Vertical Ground Forces- We have Toe Off!


More importantly, as the figure shows, the force generated during the last fifteen percent of ground contact is minimal at best (about 100 newtons or 20 pounds). The best sprinters discovered that, if they ended this unproductive portion of ground contact early, they could get back to productive side of the activity (front side) sooner.

– Ralph Mann

What I like about the charts on page 135-137 is that they mix the actual kinematic and kinetic data with the sprinters are able to do as athletes. No matter what the debate is on with physics, the athlete is the center and focus of what we are trying to improve. What the athlete can feel, and, what they can actual control, is more of the art of coaching. While the charts are useful to see, forces over time that is, the curves and slopes are highly dependent on stiffness and joint function. I hope the Podium Project will focus on foot strike more in order to properly capture what is happing within the context of ground contact.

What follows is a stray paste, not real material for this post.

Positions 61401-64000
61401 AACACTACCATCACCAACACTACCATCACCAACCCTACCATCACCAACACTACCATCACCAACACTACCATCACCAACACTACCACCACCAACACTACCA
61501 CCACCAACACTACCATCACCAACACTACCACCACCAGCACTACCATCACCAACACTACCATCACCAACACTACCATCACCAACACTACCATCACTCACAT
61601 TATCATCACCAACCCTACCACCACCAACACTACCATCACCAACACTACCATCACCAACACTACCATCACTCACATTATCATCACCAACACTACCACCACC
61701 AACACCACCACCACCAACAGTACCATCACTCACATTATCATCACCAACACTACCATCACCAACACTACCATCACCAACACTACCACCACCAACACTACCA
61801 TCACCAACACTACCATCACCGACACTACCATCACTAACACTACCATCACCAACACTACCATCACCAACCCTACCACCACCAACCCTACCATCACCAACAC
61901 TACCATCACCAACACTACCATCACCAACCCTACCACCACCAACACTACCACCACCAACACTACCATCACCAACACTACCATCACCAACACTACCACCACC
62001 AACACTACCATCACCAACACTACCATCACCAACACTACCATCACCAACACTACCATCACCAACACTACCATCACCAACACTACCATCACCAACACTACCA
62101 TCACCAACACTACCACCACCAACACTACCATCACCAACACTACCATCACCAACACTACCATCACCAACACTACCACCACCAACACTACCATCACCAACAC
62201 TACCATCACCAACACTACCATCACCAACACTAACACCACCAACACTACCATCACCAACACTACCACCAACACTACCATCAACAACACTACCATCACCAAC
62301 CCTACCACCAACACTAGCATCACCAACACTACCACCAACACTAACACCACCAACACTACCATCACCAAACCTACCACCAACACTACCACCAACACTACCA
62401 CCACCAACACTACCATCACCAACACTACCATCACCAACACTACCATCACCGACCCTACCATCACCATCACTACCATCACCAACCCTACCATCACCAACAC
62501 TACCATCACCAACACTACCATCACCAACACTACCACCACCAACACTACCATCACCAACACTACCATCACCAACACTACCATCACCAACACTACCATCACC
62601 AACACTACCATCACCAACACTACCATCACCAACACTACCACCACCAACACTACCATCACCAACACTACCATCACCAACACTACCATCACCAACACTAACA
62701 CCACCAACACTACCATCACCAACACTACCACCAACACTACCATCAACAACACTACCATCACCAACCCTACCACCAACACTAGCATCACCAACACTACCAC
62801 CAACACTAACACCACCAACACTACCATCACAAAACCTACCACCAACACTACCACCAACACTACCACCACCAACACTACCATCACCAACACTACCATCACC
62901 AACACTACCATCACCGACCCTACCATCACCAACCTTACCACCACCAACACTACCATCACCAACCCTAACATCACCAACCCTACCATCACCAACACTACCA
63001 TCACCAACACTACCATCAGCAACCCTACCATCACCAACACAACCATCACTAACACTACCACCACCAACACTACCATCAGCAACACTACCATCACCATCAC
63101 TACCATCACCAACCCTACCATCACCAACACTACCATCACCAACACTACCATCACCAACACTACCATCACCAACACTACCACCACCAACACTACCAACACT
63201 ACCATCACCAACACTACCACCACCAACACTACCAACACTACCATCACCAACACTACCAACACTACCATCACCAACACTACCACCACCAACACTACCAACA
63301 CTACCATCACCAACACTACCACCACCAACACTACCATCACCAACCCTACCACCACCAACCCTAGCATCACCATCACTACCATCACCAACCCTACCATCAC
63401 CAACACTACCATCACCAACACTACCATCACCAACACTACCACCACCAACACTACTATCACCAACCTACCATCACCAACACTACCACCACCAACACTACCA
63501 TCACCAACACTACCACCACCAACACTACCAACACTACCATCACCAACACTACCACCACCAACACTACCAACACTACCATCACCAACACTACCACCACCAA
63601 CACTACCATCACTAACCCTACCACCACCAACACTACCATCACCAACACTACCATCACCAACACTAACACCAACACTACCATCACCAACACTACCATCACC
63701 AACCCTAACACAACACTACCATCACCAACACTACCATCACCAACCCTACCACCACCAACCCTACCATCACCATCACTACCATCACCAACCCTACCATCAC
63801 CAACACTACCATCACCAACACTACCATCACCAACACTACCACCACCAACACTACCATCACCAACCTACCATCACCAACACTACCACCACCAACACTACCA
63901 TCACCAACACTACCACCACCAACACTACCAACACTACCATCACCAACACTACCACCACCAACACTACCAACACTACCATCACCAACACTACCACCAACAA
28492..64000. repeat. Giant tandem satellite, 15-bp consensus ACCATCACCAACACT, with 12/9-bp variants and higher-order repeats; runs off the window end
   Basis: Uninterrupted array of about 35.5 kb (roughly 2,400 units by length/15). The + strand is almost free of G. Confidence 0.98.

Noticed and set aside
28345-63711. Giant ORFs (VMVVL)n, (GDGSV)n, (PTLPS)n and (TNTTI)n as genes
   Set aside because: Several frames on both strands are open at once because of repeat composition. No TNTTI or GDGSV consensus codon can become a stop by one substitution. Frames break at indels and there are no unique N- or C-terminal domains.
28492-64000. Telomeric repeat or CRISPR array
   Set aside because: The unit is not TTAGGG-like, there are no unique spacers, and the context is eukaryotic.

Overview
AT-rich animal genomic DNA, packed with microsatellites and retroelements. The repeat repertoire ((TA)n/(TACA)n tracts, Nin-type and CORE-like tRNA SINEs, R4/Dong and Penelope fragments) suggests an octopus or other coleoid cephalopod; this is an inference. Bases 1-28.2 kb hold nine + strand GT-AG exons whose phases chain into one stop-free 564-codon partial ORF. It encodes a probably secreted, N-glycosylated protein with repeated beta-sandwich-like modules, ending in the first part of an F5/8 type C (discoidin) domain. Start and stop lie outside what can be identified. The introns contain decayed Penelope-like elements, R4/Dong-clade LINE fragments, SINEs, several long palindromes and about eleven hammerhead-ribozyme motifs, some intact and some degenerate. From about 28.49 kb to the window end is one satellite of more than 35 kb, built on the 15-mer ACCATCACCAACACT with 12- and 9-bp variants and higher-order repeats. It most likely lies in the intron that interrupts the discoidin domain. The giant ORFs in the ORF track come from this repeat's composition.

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Carl Valle

Carl Valle

Track & Field Coach
Carl is an expert coach who has produced champions in swimming, track and numerous other sports. He is one of the foremost experts in the fields of nutrition and restoration.
Carl Valle

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